Why should you be avoiding fossil fuels?
The reasons you should be avoiding using energy suppliers who use fossil fuel can be divided into three categories: Business, Human and Environmental.
From a business perspective, fossil fuel is inherently difficult to access and finite. In comparison, renewable energy supplies are much more accessible and infinite, meaning that while the energy their carbon-emitting counterparts generate already costs more, their price is only set to rise.
Likewise, as previously mentioned, society has collectively woken up to the perils of our carbon emissions. So, not only does your business stand to benefit financially from avoiding fossil fuel, but it will also gain an improved reputation as a consequence.
From a human perspective, we should be avoiding the use of fossil fuels because it's now widely believed that if we continue to burn these carbon-rich fuel sources, the exponential rise in global temperatures will most likely lead us through several irreturnable doors.
It's thought that the collapse of food supplies, loss of land and the unpredictable nature of the climate will combine to bring about a mass, human migration event and eventually, our demise.
Finally, from an environmental standing, the carbon emissions released since the Industrial Revolution have currently put us on track to bring about the sixth mass extinction of over 1 million species.
This human-induced or Anthropogenic extinction event not only stands to threaten human life in turn but also calls into question our collective morality. We have the technology and ability to save said species (and ourselves) so morally, can we afford to do nothing about it?
Are there any drawbacks to green business energy?
There are few drawbacks to switching to a green business energy supplier, however, it's worth noting that initially, the switch might appear to cost more than staying with your current, carbon-emitting provider.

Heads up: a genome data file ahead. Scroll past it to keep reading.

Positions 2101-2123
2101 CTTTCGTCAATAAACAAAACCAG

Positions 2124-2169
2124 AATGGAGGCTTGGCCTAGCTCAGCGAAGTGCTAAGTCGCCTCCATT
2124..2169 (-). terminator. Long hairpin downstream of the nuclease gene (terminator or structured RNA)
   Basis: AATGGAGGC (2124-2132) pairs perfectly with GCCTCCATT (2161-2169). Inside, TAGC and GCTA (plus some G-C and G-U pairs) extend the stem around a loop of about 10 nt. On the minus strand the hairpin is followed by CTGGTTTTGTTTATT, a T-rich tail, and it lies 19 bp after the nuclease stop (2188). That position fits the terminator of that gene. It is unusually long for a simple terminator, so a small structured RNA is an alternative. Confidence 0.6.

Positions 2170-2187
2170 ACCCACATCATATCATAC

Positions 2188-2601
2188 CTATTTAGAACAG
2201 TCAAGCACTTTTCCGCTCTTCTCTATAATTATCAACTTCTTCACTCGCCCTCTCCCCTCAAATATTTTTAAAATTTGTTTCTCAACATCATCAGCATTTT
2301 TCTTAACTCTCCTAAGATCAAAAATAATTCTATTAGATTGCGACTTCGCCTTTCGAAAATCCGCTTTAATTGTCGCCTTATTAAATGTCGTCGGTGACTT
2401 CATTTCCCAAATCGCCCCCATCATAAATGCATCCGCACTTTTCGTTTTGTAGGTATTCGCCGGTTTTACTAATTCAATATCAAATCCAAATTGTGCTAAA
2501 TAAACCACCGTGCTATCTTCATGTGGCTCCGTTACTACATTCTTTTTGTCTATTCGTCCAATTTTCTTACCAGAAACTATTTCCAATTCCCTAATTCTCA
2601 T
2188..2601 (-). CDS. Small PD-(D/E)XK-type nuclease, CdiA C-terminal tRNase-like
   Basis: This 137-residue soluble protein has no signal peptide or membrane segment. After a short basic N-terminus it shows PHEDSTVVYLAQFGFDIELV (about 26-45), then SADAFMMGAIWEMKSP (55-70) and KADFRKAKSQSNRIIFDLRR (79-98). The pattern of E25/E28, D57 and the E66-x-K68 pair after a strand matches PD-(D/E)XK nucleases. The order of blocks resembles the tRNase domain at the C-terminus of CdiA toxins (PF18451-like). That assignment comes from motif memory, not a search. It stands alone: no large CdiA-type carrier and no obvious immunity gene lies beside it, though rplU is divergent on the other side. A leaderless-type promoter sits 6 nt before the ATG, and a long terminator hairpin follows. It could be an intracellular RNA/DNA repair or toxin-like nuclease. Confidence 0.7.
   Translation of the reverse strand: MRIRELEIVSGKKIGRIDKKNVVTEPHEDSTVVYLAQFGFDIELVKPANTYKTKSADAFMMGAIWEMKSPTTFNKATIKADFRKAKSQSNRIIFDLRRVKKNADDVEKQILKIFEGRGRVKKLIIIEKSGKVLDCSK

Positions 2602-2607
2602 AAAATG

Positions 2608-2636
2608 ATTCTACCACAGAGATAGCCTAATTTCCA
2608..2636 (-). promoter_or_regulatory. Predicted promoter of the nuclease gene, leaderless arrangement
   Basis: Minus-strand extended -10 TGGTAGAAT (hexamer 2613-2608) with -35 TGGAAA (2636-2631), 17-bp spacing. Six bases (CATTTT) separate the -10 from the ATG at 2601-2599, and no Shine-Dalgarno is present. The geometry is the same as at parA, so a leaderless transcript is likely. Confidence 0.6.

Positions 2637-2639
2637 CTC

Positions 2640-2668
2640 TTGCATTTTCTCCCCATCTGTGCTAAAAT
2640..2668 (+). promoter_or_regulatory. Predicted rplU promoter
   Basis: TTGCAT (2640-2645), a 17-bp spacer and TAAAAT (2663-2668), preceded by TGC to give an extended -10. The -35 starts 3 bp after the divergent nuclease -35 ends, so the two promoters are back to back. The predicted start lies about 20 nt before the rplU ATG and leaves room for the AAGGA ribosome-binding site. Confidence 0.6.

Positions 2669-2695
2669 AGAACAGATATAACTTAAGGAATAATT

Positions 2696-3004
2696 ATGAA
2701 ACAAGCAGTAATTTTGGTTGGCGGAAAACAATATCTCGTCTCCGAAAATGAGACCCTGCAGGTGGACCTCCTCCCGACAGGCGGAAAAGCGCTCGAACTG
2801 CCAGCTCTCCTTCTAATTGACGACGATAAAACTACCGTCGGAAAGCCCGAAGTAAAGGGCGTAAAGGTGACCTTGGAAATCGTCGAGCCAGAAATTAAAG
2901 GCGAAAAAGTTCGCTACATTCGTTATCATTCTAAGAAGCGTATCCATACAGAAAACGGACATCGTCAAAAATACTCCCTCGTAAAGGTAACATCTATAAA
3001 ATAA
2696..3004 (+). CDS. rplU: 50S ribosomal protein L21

Crucially, though, this is a false economy and you are guaranteed to make your money back over time should you make the switch.
Pertinently, however, it can take several years for your renewable energy source to recoup your initial outlay. As such, before you commit to changing your energy provider, it's recommended that you either own your business premises or have a long-term lease.
But, without further ado, let's take a look at the costs, payback periods and pros/cons of the most popular green energy systems:
Cost: a small-scale system of solar panels will cost between £5000 - £10,000 and will take a maximum of 10 years to earn your money back.
Pros: the most logistically and financially accessible green energy.
Cons: the erection of solar farms on the ground can disturb wildlife habitats. So, it's best to opt for roof-top panels where possible.
Cost: a system of microturbines (2.5 - 6kW) will set your company back £10,000 while larger turbines (20 - 50kW) can cost up to £3,000,000. Thereafter, the microturbine system will repay you within 15 years, while the larger wind turbines will do so within 5 years and under.
Pros: currently the most efficient green method of generating power.
Cons: large-scale wind farms can be an issue for bats and migrating birds. So it's worth utilising an environmental consultant when considering your wind business electricity source.
Geothermal/Ground Source Heat Pumps
Cost: between £11,000 - £15,000. An outlay you'll recover within 15 years.
Pros: Reliability. Geothermal energy can be generated 24/7 as it isn't climate dependant. Similarly, geothermal activity inherently generates its own heat, so it's incredibly efficient.
Cons: geothermal energy is location-specific and so is only an option if your business is located near a hotspot. Similarly, the process of drilling involved can release hitherto trapped greenhouse gases and encourage increased tectonic activity.
Cost: £4000 - £8000 per kW. You'll earn your money back in just over a year for each kW of power generated.
Pros: Another reliable source of clean energy, hydroelectricity harnesses the flow of the water cycle. Therein, even minute turbines can be used to power individual buildings and homes.
Cons: hydroelectricity is, perhaps, the most controversial of the "Big Four" renewable energy sources. The construction of large-scale hydroelectric dams have negative ecological and human impacts both up and downstream, so tapping into a pre-established hydroelectric source is best.